Tredici Bacci brought an orchestra to the intimate dining hall in the upstairs of Cuisine en Locale. Playing their renditions of Italian pop music led by Simon Hanes, the ensemble was a special treat.

Brandon Seabrook, who played about an hour later, created a lot of rash and fast sounds for one man. He has released music on New Atlantis, a label run by one of the members of Hyrrokkin, who also played a bit later in the night. Another example of community working together.

That’s really what this festival celebrated. It’s the encouragement of community. It’s the open invite for exposure to music and ideas that might not have crossed someone’s path yet. It’s the fact that Andy & Alanna came all the way from Toronto to experience it, yet that wasn’t the farthest traveled for the event. The Boston area has always had a local community of artists and more bands than it knows what to do with. In a world that is connected, where knowledge and information is spread at the click of a button, there isn’t a better time to build on that. Mayor Walsh recently hired Julie Burros as the city’s first “Arts Czar.” When the Globe Opinion section ran a feature with letters to her covering most aspects of the city, I felt like there was one thing left out: the underestimated.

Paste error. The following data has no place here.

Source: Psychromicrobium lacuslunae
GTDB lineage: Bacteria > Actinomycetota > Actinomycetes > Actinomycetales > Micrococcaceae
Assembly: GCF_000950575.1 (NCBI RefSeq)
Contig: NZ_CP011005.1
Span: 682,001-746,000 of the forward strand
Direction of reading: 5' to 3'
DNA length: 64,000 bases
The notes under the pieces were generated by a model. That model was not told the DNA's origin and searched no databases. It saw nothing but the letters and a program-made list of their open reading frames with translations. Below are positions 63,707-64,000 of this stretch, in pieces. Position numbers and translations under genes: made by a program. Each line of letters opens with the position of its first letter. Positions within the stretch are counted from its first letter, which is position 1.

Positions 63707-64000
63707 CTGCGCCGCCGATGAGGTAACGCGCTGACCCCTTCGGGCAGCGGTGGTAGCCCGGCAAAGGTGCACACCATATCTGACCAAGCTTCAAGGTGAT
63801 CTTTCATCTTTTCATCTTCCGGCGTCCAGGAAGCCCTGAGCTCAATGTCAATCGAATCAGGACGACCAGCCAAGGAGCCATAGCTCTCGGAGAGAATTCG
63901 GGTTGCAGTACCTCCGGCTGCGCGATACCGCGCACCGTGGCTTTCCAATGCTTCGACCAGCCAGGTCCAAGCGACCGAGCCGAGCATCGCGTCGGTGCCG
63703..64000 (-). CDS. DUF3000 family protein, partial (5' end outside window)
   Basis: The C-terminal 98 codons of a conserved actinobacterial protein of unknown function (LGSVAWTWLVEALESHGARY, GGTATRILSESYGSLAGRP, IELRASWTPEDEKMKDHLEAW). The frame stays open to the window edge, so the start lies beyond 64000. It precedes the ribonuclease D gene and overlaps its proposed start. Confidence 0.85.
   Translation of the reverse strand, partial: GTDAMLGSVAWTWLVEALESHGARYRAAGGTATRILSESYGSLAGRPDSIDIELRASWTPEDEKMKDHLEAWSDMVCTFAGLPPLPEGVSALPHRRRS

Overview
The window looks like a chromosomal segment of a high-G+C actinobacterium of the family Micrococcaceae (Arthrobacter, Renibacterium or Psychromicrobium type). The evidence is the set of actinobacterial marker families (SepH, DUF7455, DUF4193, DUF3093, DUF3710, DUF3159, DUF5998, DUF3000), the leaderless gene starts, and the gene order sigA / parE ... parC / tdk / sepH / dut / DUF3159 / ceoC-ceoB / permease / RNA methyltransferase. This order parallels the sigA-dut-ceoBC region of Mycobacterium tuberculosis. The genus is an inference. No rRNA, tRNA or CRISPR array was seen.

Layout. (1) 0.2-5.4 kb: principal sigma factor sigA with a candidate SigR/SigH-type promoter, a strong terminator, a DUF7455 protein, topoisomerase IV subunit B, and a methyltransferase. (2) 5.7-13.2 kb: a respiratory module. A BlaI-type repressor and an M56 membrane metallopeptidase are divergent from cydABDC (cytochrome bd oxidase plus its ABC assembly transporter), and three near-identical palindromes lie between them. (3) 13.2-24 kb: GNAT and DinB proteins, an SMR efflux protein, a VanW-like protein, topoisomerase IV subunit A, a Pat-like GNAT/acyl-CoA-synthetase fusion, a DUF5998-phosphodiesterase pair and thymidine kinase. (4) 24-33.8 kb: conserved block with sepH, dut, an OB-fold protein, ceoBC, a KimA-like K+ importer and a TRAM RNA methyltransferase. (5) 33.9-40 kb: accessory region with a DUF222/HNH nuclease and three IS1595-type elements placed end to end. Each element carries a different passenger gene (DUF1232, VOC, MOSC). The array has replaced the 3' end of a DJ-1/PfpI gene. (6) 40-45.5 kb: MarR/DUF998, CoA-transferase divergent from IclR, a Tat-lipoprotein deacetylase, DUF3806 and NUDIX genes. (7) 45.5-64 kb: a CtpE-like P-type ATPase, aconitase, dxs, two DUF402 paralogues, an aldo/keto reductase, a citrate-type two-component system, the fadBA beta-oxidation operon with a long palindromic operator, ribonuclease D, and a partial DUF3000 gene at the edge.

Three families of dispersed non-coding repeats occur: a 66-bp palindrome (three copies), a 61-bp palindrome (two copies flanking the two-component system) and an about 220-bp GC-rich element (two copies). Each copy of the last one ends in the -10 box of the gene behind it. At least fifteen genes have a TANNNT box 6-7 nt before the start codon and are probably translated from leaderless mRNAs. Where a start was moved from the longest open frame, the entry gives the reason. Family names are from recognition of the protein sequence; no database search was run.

These are the people who either grew up or settled in the area, working part-time jobs and trying to get rent in on time every month. They are residents of the city who, instead of reading and listening to whatever music blogs are posting, dig just a bit deeper to see what the people around them are creating. We have an entire world of art centered in Boston, as well as the greater Massachusetts area, which deserves the encouragement and backing of the city to continue to innovate and grow.

Of course, with the cycle of students that almost seems to hit a refresh button every few years, don’t be surprised if Boston’s community of artists and activists starts to blossom in a way that hasn’t been seen in decades.